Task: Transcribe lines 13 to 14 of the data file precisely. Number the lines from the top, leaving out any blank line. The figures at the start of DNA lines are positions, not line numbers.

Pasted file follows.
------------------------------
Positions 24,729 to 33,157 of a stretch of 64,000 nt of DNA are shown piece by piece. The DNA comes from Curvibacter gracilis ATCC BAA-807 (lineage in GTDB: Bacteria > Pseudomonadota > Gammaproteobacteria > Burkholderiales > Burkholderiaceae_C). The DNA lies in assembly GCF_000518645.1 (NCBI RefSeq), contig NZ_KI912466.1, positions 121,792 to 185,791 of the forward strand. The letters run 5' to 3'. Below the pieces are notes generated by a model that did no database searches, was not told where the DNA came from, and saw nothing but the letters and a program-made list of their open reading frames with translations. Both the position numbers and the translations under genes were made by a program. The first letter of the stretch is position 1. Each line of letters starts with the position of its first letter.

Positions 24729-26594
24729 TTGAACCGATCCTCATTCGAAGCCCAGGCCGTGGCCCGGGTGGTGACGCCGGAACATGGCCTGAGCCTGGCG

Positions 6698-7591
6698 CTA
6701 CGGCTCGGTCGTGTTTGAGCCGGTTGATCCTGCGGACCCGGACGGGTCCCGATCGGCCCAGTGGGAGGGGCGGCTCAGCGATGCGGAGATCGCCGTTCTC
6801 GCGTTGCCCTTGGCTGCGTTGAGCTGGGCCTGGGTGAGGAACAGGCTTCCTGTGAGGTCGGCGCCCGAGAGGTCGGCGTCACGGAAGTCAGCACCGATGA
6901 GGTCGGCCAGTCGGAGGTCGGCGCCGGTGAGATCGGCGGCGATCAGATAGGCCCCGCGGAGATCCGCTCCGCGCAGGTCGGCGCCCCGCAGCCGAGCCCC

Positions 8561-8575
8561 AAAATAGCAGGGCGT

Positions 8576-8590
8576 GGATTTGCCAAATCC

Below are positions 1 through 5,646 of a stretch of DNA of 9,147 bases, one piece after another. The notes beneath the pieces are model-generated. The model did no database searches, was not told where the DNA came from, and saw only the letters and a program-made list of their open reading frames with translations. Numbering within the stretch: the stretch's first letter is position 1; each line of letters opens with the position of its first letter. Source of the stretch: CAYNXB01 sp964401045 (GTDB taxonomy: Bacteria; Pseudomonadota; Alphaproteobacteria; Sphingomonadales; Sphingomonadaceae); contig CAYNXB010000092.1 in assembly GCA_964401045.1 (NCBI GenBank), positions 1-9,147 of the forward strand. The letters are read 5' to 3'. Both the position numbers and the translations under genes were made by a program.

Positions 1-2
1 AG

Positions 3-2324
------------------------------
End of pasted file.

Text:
Below are positions 1 through 5,646 of a stretch of DNA of 9,147 bases, one piece after another. The notes beneath the pieces are model-generated. The model did no database searches, was not told where the DNA came from, and saw only the letters and a program-made list of their open reading frames with translations. Numbering within the stretch: the stretch's first letter is position 1; each line of letters opens with the position of its first letter. Source of the stretch: CAYNXB01 sp964401045 (GTDB taxonomy: Bacteria; Pseudomonadota; Alphaproteobacteria; Sphingomonadales; Sphingomonadaceae); contig CAYNXB010000092.1 in assembly GCA_964401045.1 (NCBI GenBank), positions 1-9,147 of the forward strand. The letters are read 5' to 3'. Both the position numbers and the translations under genes were made by a program.

Positions 1-2